A paper based on Jay Colwill's transcript, delivered at the April 2020 "Beer and Theology" session; the first to be conducted online as a Zoom webinar during the Coronavirus lockdown.
There is a proverb that says: 'when the winds change direction, there are those who build walls and there are those who build windmills'. The 'winds of change' and Covid-19 have blown forcefully. Families have lost loved ones, poverty is affecting many, mental and emotional stress is taking its toll. As has been said elsewhere, we may be in the same storm, but we are not all in the same boat (if people feel they even have a ‘boat’ at all.) Southwark Diocese, where I live and work, is by no means immune. In fact, the borough of Southwark has the highest incidence of Covid-19 in the whole country. The parishes and people of the diocese are enormously diverse. They include villages in East Surrey to suburbs of London and inner city estates. Different people are experiencing Covid-19 in very many ways, and it is difficult to generalise.
My role as Canon Missioner however is to support all the parishes and Anglican Christian communities in South London and East Surrey. I am no longer in parish ministry as the leader of a church, but have been given the gift of time and space to meet with, listen to and seek to support churches in their work. Therefore I am no more an expert on mission, the church or Covid-19 than you. Like you, I am an active participant. However, if, in the words of the proverb, the ‘wind has changed direction’, what windmills are being built to benefit from the movement of the Holy Spirit in these days?
What are we learning about the Church during Covid-19?
The lockdown began on Mothering Sunday when the Southwark Cathedral was closed for worship, but still open for people to visit after worship to pick up flowers for Mothering Sunday.
I offered myself in the role of a chaplain and spoke to a number of people as they came in and out. During a moment of pause, I noticed the window of John Bunyan (photo right), which portrays the story of Pilgrim’s Progress. I remembered listening to it whilst on my cycle pilgrimage to Rouen and was struck again by how Bunyan could deepen Christian faith and formation through an experience of imprisonment/lockdown.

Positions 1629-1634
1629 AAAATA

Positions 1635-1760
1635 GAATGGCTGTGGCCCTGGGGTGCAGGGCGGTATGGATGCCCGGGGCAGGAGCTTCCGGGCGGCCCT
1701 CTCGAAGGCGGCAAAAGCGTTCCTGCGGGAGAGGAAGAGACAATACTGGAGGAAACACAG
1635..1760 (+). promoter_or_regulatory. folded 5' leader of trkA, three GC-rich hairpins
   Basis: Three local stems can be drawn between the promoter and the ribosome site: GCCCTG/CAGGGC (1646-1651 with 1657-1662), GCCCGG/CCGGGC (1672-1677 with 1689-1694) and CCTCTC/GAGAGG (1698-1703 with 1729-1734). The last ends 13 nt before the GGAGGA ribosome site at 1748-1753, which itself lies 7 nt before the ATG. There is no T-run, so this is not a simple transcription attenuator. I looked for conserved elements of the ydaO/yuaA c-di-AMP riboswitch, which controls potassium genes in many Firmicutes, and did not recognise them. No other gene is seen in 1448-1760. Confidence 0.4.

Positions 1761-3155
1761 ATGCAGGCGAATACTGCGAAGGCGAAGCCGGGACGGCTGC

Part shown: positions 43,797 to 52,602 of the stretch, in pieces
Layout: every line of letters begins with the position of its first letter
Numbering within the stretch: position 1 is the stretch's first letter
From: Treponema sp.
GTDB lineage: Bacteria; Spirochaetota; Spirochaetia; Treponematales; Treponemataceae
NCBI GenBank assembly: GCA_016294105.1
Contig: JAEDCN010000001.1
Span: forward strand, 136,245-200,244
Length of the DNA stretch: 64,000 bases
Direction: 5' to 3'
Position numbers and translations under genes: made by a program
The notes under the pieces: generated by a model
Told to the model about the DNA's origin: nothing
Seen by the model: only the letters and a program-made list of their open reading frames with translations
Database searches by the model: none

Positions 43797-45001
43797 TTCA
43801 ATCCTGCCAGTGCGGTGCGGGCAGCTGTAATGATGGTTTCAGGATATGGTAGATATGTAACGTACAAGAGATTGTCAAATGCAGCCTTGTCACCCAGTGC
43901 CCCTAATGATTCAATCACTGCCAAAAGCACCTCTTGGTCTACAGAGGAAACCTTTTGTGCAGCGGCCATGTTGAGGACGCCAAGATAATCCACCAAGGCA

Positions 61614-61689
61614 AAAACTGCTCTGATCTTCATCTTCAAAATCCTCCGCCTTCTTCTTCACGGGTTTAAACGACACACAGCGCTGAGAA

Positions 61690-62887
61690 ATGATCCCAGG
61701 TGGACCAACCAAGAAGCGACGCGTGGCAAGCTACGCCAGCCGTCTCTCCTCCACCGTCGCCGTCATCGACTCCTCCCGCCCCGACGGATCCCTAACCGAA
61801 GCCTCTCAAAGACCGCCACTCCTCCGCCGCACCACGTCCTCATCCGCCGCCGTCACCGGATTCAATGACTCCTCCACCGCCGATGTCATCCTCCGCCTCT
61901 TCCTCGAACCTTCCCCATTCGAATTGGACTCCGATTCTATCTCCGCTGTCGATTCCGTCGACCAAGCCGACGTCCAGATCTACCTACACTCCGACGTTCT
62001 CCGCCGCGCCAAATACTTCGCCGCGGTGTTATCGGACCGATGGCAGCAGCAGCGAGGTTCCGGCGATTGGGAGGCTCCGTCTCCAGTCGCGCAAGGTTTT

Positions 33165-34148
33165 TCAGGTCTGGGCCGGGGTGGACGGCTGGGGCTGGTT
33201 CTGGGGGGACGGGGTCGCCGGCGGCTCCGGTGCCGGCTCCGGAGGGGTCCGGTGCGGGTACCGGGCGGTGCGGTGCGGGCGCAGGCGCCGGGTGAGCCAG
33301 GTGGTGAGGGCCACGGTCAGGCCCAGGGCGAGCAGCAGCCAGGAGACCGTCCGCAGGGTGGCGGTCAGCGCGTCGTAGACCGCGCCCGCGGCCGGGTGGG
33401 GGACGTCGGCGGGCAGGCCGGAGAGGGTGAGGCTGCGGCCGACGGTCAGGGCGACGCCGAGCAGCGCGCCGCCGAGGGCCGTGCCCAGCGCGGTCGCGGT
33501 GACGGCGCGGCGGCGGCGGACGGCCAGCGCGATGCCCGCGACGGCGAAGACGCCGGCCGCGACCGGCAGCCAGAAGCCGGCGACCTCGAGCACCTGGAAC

What is the church learning through lockdown? In some senses, the church responds like any other organisation in the initial stages of a crisis.
The graph you see on the left comes from a ministry friend of mine, Anthony Delaney, a church leader in Manchester. One of his leadership team worked on nuclear submarines. During a leadership team meeting, he drew this graph to show how nuclear submariners respond in times of crisis. Understandably, crisis management on nuclear submarines is very important. There is a priority for stabilisation, security and safety and a great deal of energy and activity goes into those three areas in a short space of time.
I wondered: "what are our churches three responses to security, stabilisation and safety?"
I want to suggest that our immediate response has fallen into the three broad categories of worship and liturgy, pastoral care and discipleship. The threat of Covid-19 is manifold, but for the church, as a body, a community, an organisation, it has responded in the following ways.
Safety – worship and liturgy
During the early weeks of Covid-19, there has been an enormous investment in offering worship, not least online. It should be remembered that the first Sunday that churches were in lockdown was during one of the busiest liturgical seasons of the year. Many Church of England churches entered into a different liturgical pattern from Mothering Sunday (but particularly Passion Sunday) onwards. During Holy Week especially, there are more services and reflections prepared and offered. So, during this season churches did a lot of online worship. Perhaps the efforts that churches (across the traditions) put into this marked their desire to create a measure of safety. We are doing what we know (clergy especially), even if we have to do it in an environment of challenge.